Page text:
American Airlines Refuses To Accept American Airlines Credit Card

American Airlines told Justin that they could not accept his American Airlines credit card due to a bug in their spiffy new booking system. Justin wanted to charge a trip to Disney World on the card, which unlike standard credit cards, is supposed to work exclusively for purchasing tickets with American Airlines.

Justin writes:

Last May I traveled to Las Vegas to get married. In booking my travel trough American Airlines Vacations I used an American Airlines credit card as I would receive 6 months same as cash when using that form of payment. Now this was the card issued by Citibank for the airline, but was not an actual visa/mastercard. I had paid off the card after returning from our trip.

We already had plans for a trip in May of ’08 to go to Walt Disney World so given the experience that we had with American, we had planned on financing and booking our trip through their vacation department. I had every detail planned and proceeded to book online. Everything was in order and I went to pay. I couldn’t enter the credit card as payment because of the lack of an expiration date on the card. No big deal as I then remembered that I had the same problem when booking the Vegas trip, so I called the credit card issuer and they informed me how to remedy the problem. Alas, I was back to the excitement of booking a Disney World vacation for my family! Still didn’t work? Okay. I then decided that the best option would be to call directly and book. And here is it where it gets interesting.

I get in touch with an agent and proceed to go over the vacation that I had saved online from earlier. Everything was the same and sounded great. I gave the form of payment and was placed on hold. I was relieved and knew that everything was going to be o.k. Alas the agent gets back on the line and says “Sir, I am sorry but we don’t accept this card”. I ask ” You mean to tell me that American Airlines does not accept their own credit card”. I was then informed after being transferred to a supervisor and explaining that I had used the same card to book my previous vacation that they had recently switched to a new “system” and that the bug in the system would not let them accept the American Airlines credit card. I asked if this was just a “bug” if you will, then how long will it be before it is fixed? No one could provide an answer. Imagine that!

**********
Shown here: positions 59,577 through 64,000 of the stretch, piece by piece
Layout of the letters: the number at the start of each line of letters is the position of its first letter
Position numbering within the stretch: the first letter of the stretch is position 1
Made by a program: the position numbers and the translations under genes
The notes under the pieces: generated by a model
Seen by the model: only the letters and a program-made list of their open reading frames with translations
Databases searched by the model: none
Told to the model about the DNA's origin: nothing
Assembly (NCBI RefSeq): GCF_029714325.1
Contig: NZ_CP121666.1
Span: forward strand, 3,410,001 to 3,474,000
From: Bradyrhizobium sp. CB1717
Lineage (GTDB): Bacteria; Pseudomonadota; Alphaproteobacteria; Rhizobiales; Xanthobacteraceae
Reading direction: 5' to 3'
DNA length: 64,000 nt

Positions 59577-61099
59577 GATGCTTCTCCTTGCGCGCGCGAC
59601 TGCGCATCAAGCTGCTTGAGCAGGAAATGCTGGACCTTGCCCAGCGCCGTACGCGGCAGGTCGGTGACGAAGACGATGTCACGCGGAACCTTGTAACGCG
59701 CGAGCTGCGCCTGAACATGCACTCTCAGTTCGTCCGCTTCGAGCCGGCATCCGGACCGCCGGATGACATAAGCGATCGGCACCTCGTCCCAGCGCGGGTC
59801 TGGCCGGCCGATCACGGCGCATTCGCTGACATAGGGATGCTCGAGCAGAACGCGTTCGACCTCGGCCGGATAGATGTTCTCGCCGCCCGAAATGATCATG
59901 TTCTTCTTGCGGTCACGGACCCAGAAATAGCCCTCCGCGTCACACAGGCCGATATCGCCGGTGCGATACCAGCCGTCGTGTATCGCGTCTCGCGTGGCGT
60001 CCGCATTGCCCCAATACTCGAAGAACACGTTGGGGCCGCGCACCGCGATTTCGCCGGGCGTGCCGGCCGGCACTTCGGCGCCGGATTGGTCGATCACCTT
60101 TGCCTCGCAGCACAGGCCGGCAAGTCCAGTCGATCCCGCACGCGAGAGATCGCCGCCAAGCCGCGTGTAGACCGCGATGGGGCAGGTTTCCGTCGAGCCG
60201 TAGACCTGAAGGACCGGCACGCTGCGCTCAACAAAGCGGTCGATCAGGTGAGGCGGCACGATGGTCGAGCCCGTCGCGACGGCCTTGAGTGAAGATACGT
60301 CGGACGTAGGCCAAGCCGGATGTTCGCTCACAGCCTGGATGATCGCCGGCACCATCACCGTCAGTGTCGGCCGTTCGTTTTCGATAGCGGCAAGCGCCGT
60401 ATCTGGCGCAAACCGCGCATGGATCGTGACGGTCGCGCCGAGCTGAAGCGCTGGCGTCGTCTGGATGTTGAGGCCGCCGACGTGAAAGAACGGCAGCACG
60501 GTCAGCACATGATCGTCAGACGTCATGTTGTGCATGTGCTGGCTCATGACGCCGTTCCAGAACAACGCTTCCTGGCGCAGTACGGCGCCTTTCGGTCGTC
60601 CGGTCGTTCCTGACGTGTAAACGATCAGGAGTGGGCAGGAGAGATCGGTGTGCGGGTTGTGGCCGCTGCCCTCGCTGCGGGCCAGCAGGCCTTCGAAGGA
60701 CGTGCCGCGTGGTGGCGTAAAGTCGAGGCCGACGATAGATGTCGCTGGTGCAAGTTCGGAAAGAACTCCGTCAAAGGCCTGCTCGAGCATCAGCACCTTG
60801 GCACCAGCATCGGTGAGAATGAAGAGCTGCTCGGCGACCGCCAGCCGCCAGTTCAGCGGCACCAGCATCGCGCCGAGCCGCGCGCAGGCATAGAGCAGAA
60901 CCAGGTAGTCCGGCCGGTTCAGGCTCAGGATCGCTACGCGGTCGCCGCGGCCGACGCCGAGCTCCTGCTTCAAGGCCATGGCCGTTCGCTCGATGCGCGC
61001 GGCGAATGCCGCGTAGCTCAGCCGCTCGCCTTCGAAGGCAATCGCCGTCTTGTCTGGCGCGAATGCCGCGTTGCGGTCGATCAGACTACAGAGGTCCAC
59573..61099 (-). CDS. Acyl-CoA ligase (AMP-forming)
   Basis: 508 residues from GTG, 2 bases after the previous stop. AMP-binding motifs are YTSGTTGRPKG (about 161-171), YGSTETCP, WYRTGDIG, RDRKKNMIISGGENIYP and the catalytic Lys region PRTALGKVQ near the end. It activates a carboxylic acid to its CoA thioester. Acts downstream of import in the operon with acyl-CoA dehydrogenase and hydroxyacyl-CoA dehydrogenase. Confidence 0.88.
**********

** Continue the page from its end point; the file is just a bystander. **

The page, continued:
So after several e-mails to customer service, several phone calls to reservations and my own research I have yet to hear an answer or explanation beyond that. Granted I could have just said okay well then put it on another card. But that isn’t the point. We only have one other card for emergencies and light spending and rely on it for an emergency. I had paid this card off as fast as possible in anticipation of our next trip and now after everyone is exited (including my 5 year old daughter) about finally getting to go to Walt Disney World we are being denied our only means of paying for the travel portion of our trip.

My only hope is that this at the least gets some attention. I know people will say that we could simply finance by another means, but the fact is as we live comfortably, we just can’t afford to finance this vacation with our finances that were allocated for spending money and still afford to go. I just feel cheated by the Airline for not thinking or considering how many people this could effect that aren’t the frequent fliers or substantial customers.

The American Airlines credit card is essentially a 0% APR card for 6 months. If a payment is missed, or the balance is not paid in full after a half year, a 25.96% finance charge applies to the full balance.

Rather than use AA’s extremely limited card, it would be wiser to deposit the would-be credit payments into a free high-interest savings account. Assuming debt that can’t be immediately satisfied opens you and your family to a world of financial pain that could be avoided by saving before paying. Even those playing the 0% APR game need to be able to pay off their credit card bill in full every single month.

American Airlines Credit Card []


Edit Your Comment

  1. comopuedeser says:

    Just get the mastercard so that you get frequent flyer miles too. This doesn’t seem like that big of a deal. Plus you get other perks with the mastercard as well.

  2. pylon83 says:

    I don’t see what the big deal is here. They have a bug in their billing system. Presumably they are working to fix it. The guy was banking on one particular way to pay for the trip. I think it’s quite a stretch to claim the AA is ruining peoples vacations because of this. It seems he could, but doesn’t want to, put the airfare on another card. Seriously, how much could airfare for 3 to Florida cost? $800? If the limit on the “Emergency” card is that low, it doesn’t seem like it would be that great for emergencies anyway.